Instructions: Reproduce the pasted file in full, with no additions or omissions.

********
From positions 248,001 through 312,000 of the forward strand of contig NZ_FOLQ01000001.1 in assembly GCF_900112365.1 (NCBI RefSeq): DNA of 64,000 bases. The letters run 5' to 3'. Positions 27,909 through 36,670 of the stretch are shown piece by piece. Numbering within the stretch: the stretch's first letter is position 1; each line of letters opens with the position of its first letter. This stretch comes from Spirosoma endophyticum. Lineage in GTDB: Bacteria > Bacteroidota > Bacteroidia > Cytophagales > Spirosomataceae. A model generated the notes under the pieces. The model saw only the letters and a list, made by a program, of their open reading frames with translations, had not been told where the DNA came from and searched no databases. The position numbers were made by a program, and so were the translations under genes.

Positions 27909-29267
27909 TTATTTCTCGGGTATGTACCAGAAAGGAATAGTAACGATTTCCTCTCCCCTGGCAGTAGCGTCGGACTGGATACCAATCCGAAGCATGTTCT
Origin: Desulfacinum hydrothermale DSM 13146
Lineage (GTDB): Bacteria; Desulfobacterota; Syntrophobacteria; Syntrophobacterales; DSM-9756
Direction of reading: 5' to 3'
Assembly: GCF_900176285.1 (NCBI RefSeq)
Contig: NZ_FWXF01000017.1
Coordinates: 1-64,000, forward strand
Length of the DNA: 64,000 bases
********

From positions 248,001 through 312,000 of the forward strand of contig NZ_FOLQ01000001.1 in assembly GCF_900112365.1 (NCBI RefSeq): DNA of 64,000 bases. The letters run 5' to 3'. Positions 27,909 through 36,670 of the stretch are shown piece by piece. Numbering within the stretch: the stretch's first letter is position 1; each line of letters opens with the position of its first letter. This stretch comes from Spirosoma endophyticum. Lineage in GTDB: Bacteria > Bacteroidota > Bacteroidia > Cytophagales > Spirosomataceae. A model generated the notes under the pieces. The model saw only the letters and a list, made by a program, of their open reading frames with translations, had not been told where the DNA came from and searched no databases. The position numbers were made by a program, and so were the translations under genes.

Positions 27909-29267
27909 TTATTTCTCGGGTATGTACCAGAAAGGAATAGTAACGATTTCCTCTCCCCTGGCAGTAGCGTCGGACTGGATACCAATCCGAAGCATGTTCT
Origin: Desulfacinum hydrothermale DSM 13146
Lineage (GTDB): Bacteria; Desulfobacterota; Syntrophobacteria; Syntrophobacterales; DSM-9756
Direction of reading: 5' to 3'
Assembly: GCF_900176285.1 (NCBI RefSeq)
Contig: NZ_FWXF01000017.1
Coordinates: 1-64,000, forward strand
Length of the DNA: 64,000 bases